It has been too long since I posted here- both because of the length of my textile processes posts, and because it has been the height of summer, and the yard, the garden, vacations and birthdays have taken up my time. Sorry!
In line with both textiles and summer is the topic of baseball; particularly the textile league team of Asheboro’s Acme-McCrary hosiery mill. The 1937 McCrary Eagles team is pictured above, because in that year the team won the North Carolina semi-pro state title and went to the national championships in Wichita, KS (they lost there). Pictured above are (left to right, and front to back): Pat Short, Hayes Harrington, Sam Lankford and Jack Underwood (bat boy); Mal Craver, Guy Clodfelter, Neely Hunter (Manager), John Griffin, Jack Cox and Bob McFayden; Paul Cheek, Lester Burge, Hal Johnson, Mike Briggs, Gates Smith, Hooks Calloway, Tom Burnett, Red Norris and Charlie Barnes (Trainer).
Baseball goes back a long way in Randolph County—Trinity College was playing UNC-Chapel Hill and NC State as early as the 1880s. The Deep River textile communities joined in the “Deep River League” at least by the turn-of-the-century, and the games between those communities were cut-throat contests for community pride and pecking order.
The McCrary Eagles baseball team was assembled starting in 1933 or 1934; by the 1940s there was also an Eagles basketball team. I’m being vaguer than usual on these dates because I’m really writing here about a group of artifacts, not the team as a whole.
In May of 2007 I met a very nice guy from Troy, Jerry Parsons, who played American Legion baseball in Asheboro on the fabled teams of 1967-1970, with players who were legends at the time- Jimmy Dollyhigh, Scott Rush, Mike Voncannon, Keith Green, Larry Hollingsworth, and Tommy Raines. Jerry walked into my office and offered to sell me a virtually complete McCrary Eagles uniform. He had bid it in at the estate auction of Bud Scarboro in the 1980s. Bud was the long-time operator of the Gulf Service Station in Wadeville, NC, and had been born in Mt. Gilead.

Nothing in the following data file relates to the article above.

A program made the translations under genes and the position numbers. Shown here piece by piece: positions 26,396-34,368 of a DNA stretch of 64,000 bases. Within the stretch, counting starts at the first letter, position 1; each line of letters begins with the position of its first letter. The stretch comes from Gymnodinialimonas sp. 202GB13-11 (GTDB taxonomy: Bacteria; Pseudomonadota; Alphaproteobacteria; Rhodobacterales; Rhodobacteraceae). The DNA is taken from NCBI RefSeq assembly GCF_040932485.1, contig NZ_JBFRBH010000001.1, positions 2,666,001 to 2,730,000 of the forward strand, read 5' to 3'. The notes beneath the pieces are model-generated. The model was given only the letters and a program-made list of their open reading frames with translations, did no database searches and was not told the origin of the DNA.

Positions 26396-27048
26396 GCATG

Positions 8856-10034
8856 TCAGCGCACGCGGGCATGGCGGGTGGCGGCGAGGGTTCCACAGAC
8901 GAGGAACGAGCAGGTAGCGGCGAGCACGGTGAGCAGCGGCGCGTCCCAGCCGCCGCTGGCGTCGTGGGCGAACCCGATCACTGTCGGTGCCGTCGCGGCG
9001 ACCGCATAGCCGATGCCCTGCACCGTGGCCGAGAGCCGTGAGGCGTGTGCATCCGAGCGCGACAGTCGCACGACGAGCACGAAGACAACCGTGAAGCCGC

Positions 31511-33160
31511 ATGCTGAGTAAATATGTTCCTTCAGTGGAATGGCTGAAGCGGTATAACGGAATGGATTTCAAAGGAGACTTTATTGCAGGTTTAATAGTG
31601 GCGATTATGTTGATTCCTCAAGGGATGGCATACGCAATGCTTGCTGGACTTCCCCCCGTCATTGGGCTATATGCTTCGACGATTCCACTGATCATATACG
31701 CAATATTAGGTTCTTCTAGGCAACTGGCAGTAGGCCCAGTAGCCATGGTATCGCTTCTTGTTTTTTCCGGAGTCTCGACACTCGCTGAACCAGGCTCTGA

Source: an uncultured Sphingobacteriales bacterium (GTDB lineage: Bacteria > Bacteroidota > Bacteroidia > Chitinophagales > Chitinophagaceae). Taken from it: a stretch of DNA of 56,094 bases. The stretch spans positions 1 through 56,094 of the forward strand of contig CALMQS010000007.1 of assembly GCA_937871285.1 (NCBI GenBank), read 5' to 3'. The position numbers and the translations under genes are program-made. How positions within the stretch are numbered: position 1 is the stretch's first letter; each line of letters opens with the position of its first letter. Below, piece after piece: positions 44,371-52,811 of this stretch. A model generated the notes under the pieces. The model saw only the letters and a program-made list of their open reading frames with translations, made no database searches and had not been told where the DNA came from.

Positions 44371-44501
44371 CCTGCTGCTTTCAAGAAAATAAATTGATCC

Fifty years before his death, Bud Scarboro played on the 1934 and 1935 McCrary Eagles teams. Like many southern boys of the time, baseball ran in his blood, and in his family. His brothers Ray and Junior also played for the Eagles at some point, and his cousin Ray Scarboro pitched for the White Sox and for the Yankees in the 1952 World Series.
Along with the uniform came eight snapshots processed by the “Flying Film Company Inc.” of San Antonio Texas. They were apparently taken in 1934 or 1935 (both dates are written on the photos) at a game played in Randleman between the Eagles and a team from Oak Ridge.
In the first group of three, Bud Scarboro poses for the camera in his Eagles uniform, the same one I bought from Jerry Parsons. I have everything shown except the cap, the belt and the shoes, and what the real thing best illustrates is how much black and white photographs bleed the vivid life out of the scene.
The actual uniform is a surprisingly thick, scratchy cream-colored wool; the lettering, stockings and Eagle arm patch add vivid blue and red accents to the ensemble.
(The stockings I received are obviously not the solid blue or red ones worn by the team in all their pictures, but these have been well worn all the same.)
The uniforms were top quality- made by Spalding, supplier of Major League uniforms. Bud was a size 42- large even by modern standards, but positively chunky by the measure of Depression-era scrawny Southern boys.
4 Not pictured in any of the action photos, but being worn in Wichita by Mal Craver and Hooks Calloway is the warm-up jacket, a heavy weight wool jersey with brown trim and an elaborate blue eagle on a red circle.
The eagle clutches gear and lightning bolt symbols which show that it was modeled, if not stolen outright, from the National Recovery Administration Blue Eagle. The NRA was a New Deal Agency created by one of President Roosevelt’s National Industrial Recovery Act of 1933. It was led by Hugh Samuel Johnson, a retired US Army general and businessman, who saw the NRA as a national crusade to increase employment, reduce “destructive competition,” and regenerate industrial production. The program was ruled unconstitutional in 1935 by the US Supreme Court, but most of it reappeared later that year in the National Labor Relations Act.
The NRA was popular with workers because it set the first minimum wage laws. The Blue Eagle (said to be a stylized Art Deco version of the tribal American Thunderbird) was part of a successful publicity campaign which made “voluntary” membership in the NRA effectively mandatory. Since any business that supported the NRA could put the symbol on shop windows and packages, businesses that didn’t were often boycotted. Branding its baseball team with the name and symbol was obviously meant to show that Acme-McCrary was a big supporter of the NRA!